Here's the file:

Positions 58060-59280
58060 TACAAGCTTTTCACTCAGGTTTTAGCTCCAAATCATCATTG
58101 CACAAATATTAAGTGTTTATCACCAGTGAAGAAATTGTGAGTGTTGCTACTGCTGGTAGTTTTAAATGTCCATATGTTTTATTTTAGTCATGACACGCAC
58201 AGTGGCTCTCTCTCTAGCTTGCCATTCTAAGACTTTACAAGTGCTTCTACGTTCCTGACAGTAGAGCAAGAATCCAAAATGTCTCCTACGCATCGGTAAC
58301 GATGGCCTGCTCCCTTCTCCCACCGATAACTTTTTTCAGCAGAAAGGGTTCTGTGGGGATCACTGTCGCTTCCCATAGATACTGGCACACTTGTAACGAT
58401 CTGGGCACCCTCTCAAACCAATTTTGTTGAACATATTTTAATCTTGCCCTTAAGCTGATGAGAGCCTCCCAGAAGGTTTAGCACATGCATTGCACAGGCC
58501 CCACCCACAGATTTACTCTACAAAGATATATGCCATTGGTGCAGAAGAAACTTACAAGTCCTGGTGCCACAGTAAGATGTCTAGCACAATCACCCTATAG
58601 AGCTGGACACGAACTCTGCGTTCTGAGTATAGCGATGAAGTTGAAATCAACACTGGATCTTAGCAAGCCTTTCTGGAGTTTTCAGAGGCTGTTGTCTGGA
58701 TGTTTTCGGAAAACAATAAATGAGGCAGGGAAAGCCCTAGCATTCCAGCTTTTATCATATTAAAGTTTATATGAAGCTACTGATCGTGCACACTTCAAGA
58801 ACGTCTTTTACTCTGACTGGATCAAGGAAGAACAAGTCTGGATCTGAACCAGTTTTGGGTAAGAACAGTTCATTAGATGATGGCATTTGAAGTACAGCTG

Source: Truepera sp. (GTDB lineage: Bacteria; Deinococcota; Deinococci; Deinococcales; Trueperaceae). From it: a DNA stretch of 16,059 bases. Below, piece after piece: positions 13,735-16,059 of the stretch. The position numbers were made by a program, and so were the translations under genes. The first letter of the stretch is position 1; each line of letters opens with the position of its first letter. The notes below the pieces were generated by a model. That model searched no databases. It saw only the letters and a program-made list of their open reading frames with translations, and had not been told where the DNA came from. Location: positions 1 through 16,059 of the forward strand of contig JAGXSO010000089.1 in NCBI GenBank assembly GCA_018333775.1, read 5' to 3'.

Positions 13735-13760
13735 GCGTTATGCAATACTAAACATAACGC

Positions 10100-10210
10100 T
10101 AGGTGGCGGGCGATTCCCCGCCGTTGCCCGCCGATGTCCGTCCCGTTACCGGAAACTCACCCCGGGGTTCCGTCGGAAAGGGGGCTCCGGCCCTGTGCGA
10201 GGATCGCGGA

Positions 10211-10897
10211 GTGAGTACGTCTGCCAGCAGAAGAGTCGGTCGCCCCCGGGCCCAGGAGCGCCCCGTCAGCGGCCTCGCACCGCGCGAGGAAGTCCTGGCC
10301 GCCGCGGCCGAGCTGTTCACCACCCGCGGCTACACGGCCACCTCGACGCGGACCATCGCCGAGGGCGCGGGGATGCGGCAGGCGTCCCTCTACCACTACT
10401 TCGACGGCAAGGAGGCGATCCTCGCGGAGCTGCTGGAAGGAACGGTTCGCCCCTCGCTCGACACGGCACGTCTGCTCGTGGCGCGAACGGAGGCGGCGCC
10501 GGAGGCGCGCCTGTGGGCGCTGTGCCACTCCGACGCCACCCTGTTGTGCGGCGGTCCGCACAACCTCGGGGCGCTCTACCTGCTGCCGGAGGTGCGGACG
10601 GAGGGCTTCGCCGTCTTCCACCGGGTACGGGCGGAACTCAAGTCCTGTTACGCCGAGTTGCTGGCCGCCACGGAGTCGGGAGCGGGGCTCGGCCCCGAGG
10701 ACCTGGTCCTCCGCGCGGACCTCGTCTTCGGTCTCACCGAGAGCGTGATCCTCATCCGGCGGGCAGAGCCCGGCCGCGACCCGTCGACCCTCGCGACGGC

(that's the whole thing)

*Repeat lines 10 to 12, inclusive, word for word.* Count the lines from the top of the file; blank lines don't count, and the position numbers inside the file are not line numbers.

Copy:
58801 ACGTCTTTTACTCTGACTGGATCAAGGAAGAACAAGTCTGGATCTGAACCAGTTTTGGGTAAGAACAGTTCATTAGATGATGGCATTTGAAGTACAGCTG

Source: Truepera sp. (GTDB lineage: Bacteria; Deinococcota; Deinococci; Deinococcales; Trueperaceae). From it: a DNA stretch of 16,059 bases. Below, piece after piece: positions 13,735-16,059 of the stretch. The position numbers were made by a program, and so were the translations under genes. The first letter of the stretch is position 1; each line of letters opens with the position of its first letter. The notes below the pieces were generated by a model. That model searched no databases. It saw only the letters and a program-made list of their open reading frames with translations, and had not been told where the DNA came from. Location: positions 1 through 16,059 of the forward strand of contig JAGXSO010000089.1 in NCBI GenBank assembly GCA_018333775.1, read 5' to 3'.

Positions 13735-13760